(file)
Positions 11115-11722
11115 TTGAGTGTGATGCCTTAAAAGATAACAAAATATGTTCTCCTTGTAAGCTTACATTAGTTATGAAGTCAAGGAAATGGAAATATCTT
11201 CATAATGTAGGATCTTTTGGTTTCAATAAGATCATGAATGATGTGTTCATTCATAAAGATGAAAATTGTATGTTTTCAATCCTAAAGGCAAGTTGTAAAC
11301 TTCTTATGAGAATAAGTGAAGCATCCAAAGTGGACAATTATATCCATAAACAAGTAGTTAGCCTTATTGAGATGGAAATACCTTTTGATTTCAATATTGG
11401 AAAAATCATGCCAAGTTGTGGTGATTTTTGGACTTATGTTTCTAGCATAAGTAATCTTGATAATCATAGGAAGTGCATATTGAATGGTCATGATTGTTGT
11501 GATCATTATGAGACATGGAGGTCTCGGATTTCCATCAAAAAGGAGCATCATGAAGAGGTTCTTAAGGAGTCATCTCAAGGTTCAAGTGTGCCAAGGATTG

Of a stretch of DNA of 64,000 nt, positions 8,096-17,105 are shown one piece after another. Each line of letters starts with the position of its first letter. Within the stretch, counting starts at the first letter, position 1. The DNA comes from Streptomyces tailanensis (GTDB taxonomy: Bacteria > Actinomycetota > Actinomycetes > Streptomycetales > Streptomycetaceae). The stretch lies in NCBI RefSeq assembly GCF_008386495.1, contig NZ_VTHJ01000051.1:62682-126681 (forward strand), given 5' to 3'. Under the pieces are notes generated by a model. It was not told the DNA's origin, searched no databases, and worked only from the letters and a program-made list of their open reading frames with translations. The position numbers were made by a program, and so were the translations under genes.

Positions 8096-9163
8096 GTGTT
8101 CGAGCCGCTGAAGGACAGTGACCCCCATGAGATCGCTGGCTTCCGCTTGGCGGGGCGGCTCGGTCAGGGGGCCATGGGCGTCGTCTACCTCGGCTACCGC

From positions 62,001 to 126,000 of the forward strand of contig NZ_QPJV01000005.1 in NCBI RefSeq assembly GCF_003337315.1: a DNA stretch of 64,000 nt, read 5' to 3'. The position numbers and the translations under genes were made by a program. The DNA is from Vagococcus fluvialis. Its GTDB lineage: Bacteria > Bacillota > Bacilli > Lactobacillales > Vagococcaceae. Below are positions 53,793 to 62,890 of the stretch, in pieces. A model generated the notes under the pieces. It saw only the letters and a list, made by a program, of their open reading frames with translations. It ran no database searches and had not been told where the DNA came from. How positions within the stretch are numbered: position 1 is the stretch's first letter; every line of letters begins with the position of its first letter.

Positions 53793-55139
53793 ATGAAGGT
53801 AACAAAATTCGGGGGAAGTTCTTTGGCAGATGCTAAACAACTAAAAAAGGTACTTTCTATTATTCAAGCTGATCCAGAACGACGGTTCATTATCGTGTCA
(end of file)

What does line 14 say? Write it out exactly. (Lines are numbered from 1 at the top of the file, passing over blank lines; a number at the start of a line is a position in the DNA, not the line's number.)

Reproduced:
53801 AACAAAATTCGGGGGAAGTTCTTTGGCAGATGCTAAACAACTAAAAAAGGTACTTTCTATTATTCAAGCTGATCCAGAACGACGGTTCATTATCGTGTCA